As the parent of a child with special needs, I have experienced my son being given many labels and diagnoses by both the medical and educational community: physically challenged, seizure disorder, etc., while I, on the other hand, have been given just as many, if not more, labels, albeit unofficially, by everyone from doctors, school staff and relatives, to the nosey checkout lady in the grocery store. Here are just a few I'd like to share:
Terrible Palsy - A condition in which onlookers and people in the community tell parents how terrible life must be raising a physically challenged child. This condition manifests itself through pity and audible sighing of those around you. Terrible Palsy can be deceiving because you can be asymptomatic for weeks, months, or even years, and then just when you and your family are feeling really good about your child, it can present itself in the form of a condescending pat on the head or a blessing from an anonymous busybody. Best known treatment is to carry a list of snappy comebacks in your pocket or a large bag of peanut M & Ms.
Shlepilepsy - A compulsive condition in which parents feel the need to shlep from doctor to doctor and specialist to specialist in order to seek help and find answers for their child with special needs The only known effective drug for this illness is caffeine, primarily given to parents to keep them awake while driving to and from appointments.
Oughtism - This condition strongly affects the guilt center of a parent's brain. Oughtism is transmitted by doctors, professionals, and therapists who constantly and relentlessly tell parents "you ought to do this….you ought to do that…" for your child. The only known treatment is to temporarily unplug your phone, gather information, and trust your own gut to do what's best for your child.
Oy Vay DD - This condition is usually diagnosed by mahjong-playing lady friends of your mother or mother-in-law upon hearing of your child's disability. The best known treatment for this condition is to avoid economically priced restaurants between the early-bird hours of 4:00 and 6:30 pm.
Nonverbal Yearning Disability - This condition affects many vulnerable parents with dreams for their children. It manifests through knowing what you desperately want for your child, but when no one acknowledges the possibilities you question yourself as to whether or not you actually spoke your desires out loud. Suggested treatment is to tape record your school meetings and play the tapes back to an impartial witness.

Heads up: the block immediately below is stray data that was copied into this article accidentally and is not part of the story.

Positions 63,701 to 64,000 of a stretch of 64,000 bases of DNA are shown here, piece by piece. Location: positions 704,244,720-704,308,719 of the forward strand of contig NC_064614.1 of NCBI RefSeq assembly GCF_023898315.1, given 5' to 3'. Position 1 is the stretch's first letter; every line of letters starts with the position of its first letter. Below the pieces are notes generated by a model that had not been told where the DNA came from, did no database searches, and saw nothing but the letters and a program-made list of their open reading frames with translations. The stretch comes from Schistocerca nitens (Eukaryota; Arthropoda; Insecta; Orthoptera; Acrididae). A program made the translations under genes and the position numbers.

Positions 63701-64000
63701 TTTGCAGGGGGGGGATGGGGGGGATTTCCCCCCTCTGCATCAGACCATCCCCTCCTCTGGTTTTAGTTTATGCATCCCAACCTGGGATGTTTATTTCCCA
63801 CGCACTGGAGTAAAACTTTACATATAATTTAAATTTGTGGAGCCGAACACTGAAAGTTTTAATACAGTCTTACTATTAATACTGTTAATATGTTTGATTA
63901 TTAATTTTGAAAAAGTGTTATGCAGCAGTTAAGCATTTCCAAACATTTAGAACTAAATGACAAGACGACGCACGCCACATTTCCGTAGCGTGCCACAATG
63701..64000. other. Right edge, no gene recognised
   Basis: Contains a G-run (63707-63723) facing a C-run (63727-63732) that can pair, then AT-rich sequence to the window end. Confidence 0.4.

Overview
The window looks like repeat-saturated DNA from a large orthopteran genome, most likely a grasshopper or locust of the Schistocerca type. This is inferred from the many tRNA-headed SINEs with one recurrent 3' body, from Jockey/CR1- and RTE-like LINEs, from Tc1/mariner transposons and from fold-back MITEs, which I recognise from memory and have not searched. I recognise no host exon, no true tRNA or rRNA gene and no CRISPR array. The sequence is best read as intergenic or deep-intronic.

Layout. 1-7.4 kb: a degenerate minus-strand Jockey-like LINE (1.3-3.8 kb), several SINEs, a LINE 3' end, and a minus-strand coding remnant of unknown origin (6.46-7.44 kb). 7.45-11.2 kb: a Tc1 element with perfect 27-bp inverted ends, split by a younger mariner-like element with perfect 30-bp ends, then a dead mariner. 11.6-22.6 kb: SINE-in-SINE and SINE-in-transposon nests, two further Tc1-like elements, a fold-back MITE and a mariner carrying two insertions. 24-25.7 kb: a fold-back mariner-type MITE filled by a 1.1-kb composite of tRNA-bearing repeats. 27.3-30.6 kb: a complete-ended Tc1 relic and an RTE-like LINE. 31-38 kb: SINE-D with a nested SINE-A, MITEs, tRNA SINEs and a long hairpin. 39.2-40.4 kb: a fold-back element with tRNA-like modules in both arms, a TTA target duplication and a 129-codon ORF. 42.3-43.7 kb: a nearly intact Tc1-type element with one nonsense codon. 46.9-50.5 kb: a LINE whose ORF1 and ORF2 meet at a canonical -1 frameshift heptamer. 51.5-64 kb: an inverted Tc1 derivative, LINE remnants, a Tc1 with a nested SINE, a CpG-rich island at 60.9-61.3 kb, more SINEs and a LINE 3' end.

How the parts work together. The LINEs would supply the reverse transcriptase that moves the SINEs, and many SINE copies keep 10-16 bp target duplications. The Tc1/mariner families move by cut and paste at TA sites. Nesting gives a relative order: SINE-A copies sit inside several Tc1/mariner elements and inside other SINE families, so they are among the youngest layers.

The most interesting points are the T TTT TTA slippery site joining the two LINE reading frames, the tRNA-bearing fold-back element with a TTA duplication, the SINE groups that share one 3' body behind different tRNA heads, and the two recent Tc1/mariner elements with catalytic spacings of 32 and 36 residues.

Dystrustia - A disability that usually flares up at school conferences and IEP meetings, in which everything the team is telling you doesn't make sense and seems to come out backwards. The only known effective treatment for this issue is a spy cam or a FOIA (Freedom of Information Act) request/documentation.
Pain in the Aspergers - This is a label usually given to parents like myself by school staff. It is often assigned to conscientious Moms and Dads who advocate strongly for their children with special needs. The most effective treatment - keep up the good work.
OHI/Otherwise Heavily Intoxicated - A label given to parents so stressed by their child's health issues that they seek to self-medicate. My own suggested treatment - substitute chocolate.
Auditory Due Processing - An issue affecting wronged parents in which everything they are told by the District makes them realize they need to file for Due Process. The most effective treatment is to talk to a special education attorney ASAP.
Reprinted with permission by author.
This article first appeared in issue #13 of Down Syndrome Amongst Us